Rosebank is another lamented, closed distillery. It was located in the Lowlands region and was closed in 1993. I am not sure if Rosebank’s whisky was triple-distilled all the way to the end (as used to be traditional in the Lowlands)—some sources seem to suggest it was, others are less confident. As with most closed distilleries, Rosebank has its adherents, though they are neither as fanatic as those of your Port Ellens, Broras or even Caperdonichs and Banffs, nor as perverse as those of your Brechins or Dallas Dhus. There’s not a lot of Rosebank around in the US—mostly some bottles in Gordon & Macphail’s Connoisseur’s Choice line—but it was featured recently in Diageo’s annual cash grab, I mean, prestigious slate of annual releases, with a 21 yo released a couple of years ago. They don’t seem to have had much luck convincing a lot of people to buy it, however, as there seems to be a lot of it still around in the US. (It’s sort of funny how much money Diageo is making off distilleries it closed without a second thought in the early 80s and early 90s–sometimes I wonder that more distilleries don’t just close down to increase their prices and cachet.)
Anyway, this is my first Rosebank ever (which perhaps I should be more embarrassed to say than I am). It was bottled by Specialty Drinks (aka the Whisky Exchange) for their Single Malts of Scotland line. Somewhat unusually for this line, it is not from a single cask but a vatting of two bourbon hogsheads.
Nose: Heathery sweetness. (Frankly, I have no idea what heather smells like, but you can’t expect to hack it as a whisky reviewer if you don’t find notes of heather in at least 70% of everything you nose.) The slightest bit spirity, but not for long. A little acidity on the edges. Gets a little muskier, a little more malty. Not terribly complex but quite pleasant. With time the acidity expands and a nice fruitiness emerges: kiwi? gooseberry? lime? I think this can handle some water; let’s see if that does anything interesting: ah, a touch of water doesn’t really bring any new aromas—well, maybe a little vanilla—but it does make everything more balanced, I think. The vanilla notes come to the fore with time; there may even be some butterscotch–more biscuity, at any rate (in the British/Indian, not American sense).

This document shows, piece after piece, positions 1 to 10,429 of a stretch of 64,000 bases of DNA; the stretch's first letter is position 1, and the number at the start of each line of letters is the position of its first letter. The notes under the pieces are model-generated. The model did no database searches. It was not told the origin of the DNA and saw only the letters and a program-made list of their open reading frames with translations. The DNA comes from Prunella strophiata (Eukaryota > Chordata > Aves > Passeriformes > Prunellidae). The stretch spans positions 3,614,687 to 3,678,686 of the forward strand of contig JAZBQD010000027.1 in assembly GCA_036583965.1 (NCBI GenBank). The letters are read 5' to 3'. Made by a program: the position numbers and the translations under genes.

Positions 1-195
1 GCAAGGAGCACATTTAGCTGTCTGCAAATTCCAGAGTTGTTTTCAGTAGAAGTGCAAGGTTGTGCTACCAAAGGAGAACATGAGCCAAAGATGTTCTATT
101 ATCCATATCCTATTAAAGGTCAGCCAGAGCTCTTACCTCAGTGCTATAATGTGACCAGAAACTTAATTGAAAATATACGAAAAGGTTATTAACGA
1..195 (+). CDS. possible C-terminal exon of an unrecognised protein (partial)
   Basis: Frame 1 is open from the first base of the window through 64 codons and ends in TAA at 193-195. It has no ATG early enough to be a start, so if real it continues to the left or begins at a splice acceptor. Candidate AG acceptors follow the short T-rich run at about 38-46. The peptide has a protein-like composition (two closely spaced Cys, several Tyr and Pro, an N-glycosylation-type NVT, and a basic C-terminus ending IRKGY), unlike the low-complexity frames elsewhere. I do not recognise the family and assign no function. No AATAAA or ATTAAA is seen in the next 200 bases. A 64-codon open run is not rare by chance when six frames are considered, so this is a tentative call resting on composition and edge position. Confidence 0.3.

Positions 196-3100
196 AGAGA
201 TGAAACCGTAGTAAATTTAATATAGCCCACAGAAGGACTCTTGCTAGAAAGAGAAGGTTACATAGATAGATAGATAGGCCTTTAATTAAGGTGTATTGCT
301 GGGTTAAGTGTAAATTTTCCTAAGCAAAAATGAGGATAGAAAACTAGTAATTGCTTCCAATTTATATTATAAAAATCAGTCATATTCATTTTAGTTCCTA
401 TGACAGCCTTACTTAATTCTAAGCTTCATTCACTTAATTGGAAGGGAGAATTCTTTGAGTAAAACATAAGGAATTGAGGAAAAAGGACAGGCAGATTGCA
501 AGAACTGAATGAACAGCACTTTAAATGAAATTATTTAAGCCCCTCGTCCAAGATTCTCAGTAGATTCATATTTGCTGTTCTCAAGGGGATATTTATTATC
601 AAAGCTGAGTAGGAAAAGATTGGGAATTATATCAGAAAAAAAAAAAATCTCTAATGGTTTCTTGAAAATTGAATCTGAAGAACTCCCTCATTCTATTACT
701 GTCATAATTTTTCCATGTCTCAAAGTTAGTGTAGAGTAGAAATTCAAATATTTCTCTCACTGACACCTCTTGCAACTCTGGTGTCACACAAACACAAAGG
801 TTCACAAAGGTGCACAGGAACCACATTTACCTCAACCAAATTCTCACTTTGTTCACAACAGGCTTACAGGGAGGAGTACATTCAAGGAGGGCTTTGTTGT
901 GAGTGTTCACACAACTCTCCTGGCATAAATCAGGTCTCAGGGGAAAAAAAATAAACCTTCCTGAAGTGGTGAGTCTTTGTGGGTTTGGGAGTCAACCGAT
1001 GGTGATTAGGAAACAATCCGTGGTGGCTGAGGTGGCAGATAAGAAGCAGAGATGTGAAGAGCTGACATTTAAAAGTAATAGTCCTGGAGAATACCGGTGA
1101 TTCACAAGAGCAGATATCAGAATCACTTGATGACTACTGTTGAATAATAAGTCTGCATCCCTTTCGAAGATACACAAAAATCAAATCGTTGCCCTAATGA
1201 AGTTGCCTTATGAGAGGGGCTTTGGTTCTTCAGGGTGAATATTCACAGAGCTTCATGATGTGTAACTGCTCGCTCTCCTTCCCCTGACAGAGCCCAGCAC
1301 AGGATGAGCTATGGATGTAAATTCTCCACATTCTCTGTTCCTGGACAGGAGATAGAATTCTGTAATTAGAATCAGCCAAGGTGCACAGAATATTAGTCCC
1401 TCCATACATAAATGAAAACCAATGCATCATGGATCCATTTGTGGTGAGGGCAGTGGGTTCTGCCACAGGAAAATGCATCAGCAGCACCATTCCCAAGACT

Palate: Nice mouthfeel. A lot more acidic on the palate than on the nose at first: lime cordial, champagne vinegar. With time the acidity mellows and things get a little more malty, and also a little bit grassy. With water, the lime cordial gets spiked with some apple juice. The grassy note seems to expand at first but after some time the palate settles down into a pleasant, mildly fruity, mildly acidic sweetness.
Finish: Long, but not aggressive. The acidity lingers and then some wood spice shows up at the end. More bitter with water, but nothing unpleasant.
Comments: At first I thought this was going to be just okay but with time it got more interesting (and with water the nose, in particular, improved a lot). And I liked it a lot more a day later on my second pour than on my first. An aperitif whisky–though given the acidity it might even go nicely with some cheese after a meal. Not perhaps the blockbuster Rosebank that a Rosebank fan would have picked as my first Rosebank, but it does make me curious to try others. I will say that I don’t think this is a triple-distilled whisky, or at least that if it is, it seems like it could just as easily have been double-distilled; and also, that this could pass quite uncontroversially as an en-bourbon Speysider.
Rating: 86 points (was between 83 and 84 on my first go-around).